There are opposing arguments. This research on stem cells from human embryos stirs up controversy, particularly because it leads to the destruction of the embryo. This is a reality we have to come to grips with.
According to the Catholic Church, the creation of embryos for research purposes and the use of embryonic stem cells are actions contrary to the will of God, for whom reproduction must always be a conjugal act. This position does not perhaps reflect the general public perception, but it gets us thinking deeply about fundamental issues, such as that of the belief in God, which can have repercussions. Members of this House may have different beliefs. That is all the more reason for a free vote. In these circumstances, I believe that the assisted human reproduction bill, which has been some time in coming, deserves to be considered.
In order to ensure the health and safety of those who turn to assisted reproduction, this bill stipulates that individuals thinking of donating an ovum or an embryo for assisted human reproduction or research purposes must give their informed consent in writing before any procedure. In effect, a certain form of charlatanism is avoided if consent is required.
Children born through the use of reproductive material will have access to medical information on donors, but will not necessarily have access to their identity, donors being free to decide whether or not to divulge their identity. Many issues will have to be considered by the committee. The committee will hear from experts and determine whether, in fact, the bill goes far enough. I think that we must really take the time to consider this bill, get opinions and determine what Quebecers and Canadians want in this regard.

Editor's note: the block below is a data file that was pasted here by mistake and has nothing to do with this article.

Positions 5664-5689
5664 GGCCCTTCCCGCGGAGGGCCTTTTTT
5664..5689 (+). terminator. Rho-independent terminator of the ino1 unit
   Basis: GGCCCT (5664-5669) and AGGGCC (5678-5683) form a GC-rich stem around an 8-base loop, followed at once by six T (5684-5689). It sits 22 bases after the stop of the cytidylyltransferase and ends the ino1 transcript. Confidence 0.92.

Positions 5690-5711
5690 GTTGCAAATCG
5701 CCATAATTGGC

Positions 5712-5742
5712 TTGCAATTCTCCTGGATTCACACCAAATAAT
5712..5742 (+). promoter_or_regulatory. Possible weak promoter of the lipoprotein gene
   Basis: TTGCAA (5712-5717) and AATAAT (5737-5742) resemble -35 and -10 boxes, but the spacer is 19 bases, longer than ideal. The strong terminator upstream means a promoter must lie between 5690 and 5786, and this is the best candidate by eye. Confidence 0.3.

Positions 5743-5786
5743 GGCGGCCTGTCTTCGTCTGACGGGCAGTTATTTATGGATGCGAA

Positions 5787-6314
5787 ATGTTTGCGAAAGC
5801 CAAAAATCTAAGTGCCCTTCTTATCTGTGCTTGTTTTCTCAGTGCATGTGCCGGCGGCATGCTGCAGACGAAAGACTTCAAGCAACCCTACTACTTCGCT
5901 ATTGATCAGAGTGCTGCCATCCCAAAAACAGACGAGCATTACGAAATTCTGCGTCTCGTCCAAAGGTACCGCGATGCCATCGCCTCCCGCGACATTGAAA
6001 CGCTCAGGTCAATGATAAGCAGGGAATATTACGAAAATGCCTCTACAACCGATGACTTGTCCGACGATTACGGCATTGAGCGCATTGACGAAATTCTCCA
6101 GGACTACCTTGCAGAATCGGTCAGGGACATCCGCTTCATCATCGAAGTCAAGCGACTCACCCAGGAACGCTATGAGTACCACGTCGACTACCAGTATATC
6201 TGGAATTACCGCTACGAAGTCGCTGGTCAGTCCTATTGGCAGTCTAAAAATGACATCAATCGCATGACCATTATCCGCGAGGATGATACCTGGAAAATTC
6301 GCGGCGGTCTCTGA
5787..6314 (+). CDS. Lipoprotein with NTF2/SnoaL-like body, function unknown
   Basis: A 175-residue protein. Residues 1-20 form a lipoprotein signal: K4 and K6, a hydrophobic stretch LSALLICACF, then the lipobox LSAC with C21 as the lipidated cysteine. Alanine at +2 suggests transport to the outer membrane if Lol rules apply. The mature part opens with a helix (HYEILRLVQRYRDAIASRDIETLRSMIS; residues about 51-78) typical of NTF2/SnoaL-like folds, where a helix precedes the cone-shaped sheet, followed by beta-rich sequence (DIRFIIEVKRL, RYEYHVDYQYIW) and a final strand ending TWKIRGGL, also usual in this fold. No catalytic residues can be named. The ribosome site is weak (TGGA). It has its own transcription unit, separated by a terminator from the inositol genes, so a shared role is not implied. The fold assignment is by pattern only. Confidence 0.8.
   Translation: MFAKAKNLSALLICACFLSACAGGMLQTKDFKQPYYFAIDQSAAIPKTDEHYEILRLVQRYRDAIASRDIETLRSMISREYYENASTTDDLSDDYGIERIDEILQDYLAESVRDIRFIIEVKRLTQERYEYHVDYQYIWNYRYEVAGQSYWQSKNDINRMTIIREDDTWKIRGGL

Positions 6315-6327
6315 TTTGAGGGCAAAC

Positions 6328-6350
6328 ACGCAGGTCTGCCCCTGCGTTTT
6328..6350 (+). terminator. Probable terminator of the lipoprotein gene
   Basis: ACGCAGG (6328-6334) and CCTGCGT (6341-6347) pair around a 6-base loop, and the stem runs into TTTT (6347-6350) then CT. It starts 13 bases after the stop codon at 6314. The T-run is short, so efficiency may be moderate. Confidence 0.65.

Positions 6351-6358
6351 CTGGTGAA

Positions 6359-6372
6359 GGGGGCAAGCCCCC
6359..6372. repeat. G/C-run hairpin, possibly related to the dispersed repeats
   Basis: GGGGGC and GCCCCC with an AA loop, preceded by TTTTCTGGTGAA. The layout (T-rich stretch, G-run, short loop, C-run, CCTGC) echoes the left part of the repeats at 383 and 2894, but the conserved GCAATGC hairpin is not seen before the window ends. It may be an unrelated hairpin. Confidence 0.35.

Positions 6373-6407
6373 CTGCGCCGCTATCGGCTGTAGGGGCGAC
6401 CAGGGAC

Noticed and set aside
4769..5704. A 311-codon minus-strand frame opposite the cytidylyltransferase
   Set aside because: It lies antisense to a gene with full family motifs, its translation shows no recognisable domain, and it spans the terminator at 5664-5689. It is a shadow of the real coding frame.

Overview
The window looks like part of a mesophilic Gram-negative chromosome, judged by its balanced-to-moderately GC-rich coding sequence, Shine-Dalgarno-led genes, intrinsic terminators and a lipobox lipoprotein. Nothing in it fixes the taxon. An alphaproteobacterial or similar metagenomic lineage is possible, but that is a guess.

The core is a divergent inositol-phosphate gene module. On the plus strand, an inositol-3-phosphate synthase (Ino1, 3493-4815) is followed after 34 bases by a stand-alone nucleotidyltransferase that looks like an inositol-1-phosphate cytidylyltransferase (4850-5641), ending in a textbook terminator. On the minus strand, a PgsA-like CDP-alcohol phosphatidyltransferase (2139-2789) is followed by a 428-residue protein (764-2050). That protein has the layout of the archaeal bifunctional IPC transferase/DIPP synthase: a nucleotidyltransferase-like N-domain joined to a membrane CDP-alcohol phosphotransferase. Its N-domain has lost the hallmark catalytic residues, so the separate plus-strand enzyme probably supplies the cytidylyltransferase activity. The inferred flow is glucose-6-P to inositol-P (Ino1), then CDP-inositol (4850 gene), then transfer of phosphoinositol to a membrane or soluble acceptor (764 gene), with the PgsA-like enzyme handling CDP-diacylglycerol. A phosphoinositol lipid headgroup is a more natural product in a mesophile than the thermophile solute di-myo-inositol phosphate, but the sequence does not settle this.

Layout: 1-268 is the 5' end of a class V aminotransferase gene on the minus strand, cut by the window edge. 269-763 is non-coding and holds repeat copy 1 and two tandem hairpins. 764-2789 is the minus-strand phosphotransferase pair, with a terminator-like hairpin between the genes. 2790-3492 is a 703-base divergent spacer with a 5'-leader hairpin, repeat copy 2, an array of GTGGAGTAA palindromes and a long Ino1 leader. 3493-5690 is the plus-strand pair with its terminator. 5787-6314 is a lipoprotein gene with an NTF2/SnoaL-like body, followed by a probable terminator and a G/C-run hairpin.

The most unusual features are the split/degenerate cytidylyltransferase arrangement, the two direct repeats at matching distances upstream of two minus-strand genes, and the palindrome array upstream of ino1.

The legislation would also prohibit unacceptable activities, such as the creation of human clones for any reason whatsoever, i.e. for purposes of reproduction or for therapeutic purposes. The legislation would also prohibit creating an embryo for purposes other than creating a human being or improving assisted reproduction techniques, creating chimeras for reproductive purposes, or providing financial inducements to a woman to become a surrogate mother. This situation exists in our society. We want there to be a clear framework, and a debate is therefore relevant.
There is also a very important aspect of the bill in terms of regulating assisted reproduction techniques. As far as I am concerned, it is very important to have the resulting regulations and guidelines on the most contentious aspects of the legislation in short order, so that we know what the regulations will actually contain.
Given that this is a very sensitive bill with long term repercussions that will undoubtedly establish the foundations of a policy that will be in place for many years, it is important to ensure that the regulations do not contradict the will of legislators. We must be careful to study this issue in depth and be able to see the regulations beforehand.
The bill contains a number of the main recommendations of the Standing Committee on Health, made in December 2001, which the Bloc Quebecois supported. We have already spoken to these recommendations contained in the bill.
However, Bill C-56 does have some deficiencies. For example, it states that Health Canada will consult with the provinces regarding regulations on research and activities related to assisted reproduction. We must ensure that this promise is kept. We must give the bill some teeth to guarantee this measure.
It is critical that Canada's policy is developed in co-operation with the provinces and that there be an unequivocal recognition that this is an area of shared jurisdiction.
This is a bill that touches on fundamental questions. I believe that all members of the House should be allowed to vote on this according to their conscience, that it be a free vote. This does not prevent discussion in caucus or speeches in the House, but at the end of the day, we must have legislation that the House of Commons can be proud of and that reflects our society's vision on such a controversial subject.
In closing, I would invite all of my colleagues to reflect on this bill and to participate in the different debates that will take place. I personally intend to organize a roundtable on this issue in my riding.